by Michal Kalecki
A solid majority of economists is now of the opinion that, even in a capitalist system, full employment may be secured by a government spending programme, provided there is in existence adequate plan to employ all existing labour power, and provided adequate supplies of necessary foreign raw-materials may be obtained in exchange for exports.
If the government undertakes public investment (e.g. builds schools, hospitals, and highways) or subsidizes mass consumption (by family allowances, reduction of indirect taxation, or subsidies to keep down the prices of necessities), and if, moreover, this expenditure is financed by borrowing and not by taxation (which could affect adversely private investment and consumption), the effective demand for goods and services may be increased up to a point where full employment is achieved. Such government expenditure increases employment, be it noted, not only directly but indirectly as well, since the higher incomes caused by it result in a secondary increase in demand for consumer and investment goods.
" ... and if, moreover, this expenditure is financed by borrowing and not by taxation (which could affect adversely private investment and consumption), the effective demand for goods and services may be increased up to a point where full employment is achieved."
Once achieved, what are the "ifs" required to maintain full employment? Do we run into "Prosperity Without Growth?" issues?
One step at a time, Shag. Long before we run into PWG issues, we run into growth-without-full-employment policies. Kalecki's analysis shows why.
Of course, this paper was where the idea of a "political business cycle" was first presented, which actually entered the Principles textbooks for a long time, until the Mankiw people got to them and it was decided that nobody should talk about "business cycles."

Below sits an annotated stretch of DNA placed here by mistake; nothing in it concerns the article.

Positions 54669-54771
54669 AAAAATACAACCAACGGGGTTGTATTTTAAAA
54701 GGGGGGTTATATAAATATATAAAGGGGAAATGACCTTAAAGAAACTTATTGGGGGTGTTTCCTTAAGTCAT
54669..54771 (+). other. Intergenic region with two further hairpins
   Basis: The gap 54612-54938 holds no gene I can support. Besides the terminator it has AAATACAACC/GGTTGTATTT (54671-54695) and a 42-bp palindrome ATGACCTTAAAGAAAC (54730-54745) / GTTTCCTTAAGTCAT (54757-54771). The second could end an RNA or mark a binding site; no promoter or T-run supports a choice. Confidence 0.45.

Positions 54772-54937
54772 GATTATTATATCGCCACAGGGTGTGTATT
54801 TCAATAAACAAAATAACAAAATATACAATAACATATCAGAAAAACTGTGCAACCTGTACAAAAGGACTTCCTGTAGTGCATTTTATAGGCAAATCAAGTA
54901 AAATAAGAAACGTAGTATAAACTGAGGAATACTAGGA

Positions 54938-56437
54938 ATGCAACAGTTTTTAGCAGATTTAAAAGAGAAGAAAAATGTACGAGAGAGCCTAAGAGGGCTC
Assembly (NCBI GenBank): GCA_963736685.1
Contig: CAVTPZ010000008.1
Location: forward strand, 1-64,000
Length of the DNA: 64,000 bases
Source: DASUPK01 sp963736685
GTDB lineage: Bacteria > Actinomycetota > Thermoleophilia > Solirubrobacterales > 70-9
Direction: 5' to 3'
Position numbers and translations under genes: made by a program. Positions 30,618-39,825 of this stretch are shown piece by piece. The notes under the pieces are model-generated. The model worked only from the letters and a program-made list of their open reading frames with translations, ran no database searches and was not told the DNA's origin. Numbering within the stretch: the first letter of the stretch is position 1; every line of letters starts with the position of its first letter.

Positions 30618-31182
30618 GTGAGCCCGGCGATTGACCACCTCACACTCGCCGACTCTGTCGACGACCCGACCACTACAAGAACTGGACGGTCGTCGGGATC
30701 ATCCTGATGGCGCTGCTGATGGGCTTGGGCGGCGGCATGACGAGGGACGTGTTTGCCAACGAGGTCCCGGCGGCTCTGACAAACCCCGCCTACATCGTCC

Might it be possible for you to put some of your upcoming Kalecki posts "under the fold," please, rather than driving off all the other posts here?
Of course "full employment" is simply the amount of labor necessary to produce what we consume. The way to achieve it is to strengthen the link between effort and consumption, and eliminate all the baffles and eddies (subsidized waste, embedded rents on artificial property rights, etc.) that disrupt the flow from effort to consumption.
An autarkic farmer works enough to meet his consumption needs. If he invents a labor-saving machine that cuts the labor needed to feed himself in half, he doesn't worry about "not having enough work." If we find that "not having enough work" is a problem when we move beyond the autarkic farm, it's because the distribution of claims on output interferes with the laborer getting the full value he produces.
If the worker produces the value of what he consumes in 15 hours a week, but must work 40 hours to live, something is wrong. In the oddly appropriate words of the utterly odious Phil Gramm, somebody needs to get out of the cart and help pull.
It was only the Keynes post that was missing the "under the fold" command. I've fixed that now. All of the Kalecki ones are just one paragraph on the front page with the rest past the fold.
Once the eexecutive branch get involved it is no longer capitalism. There are subsidies: the result is mercantilism.
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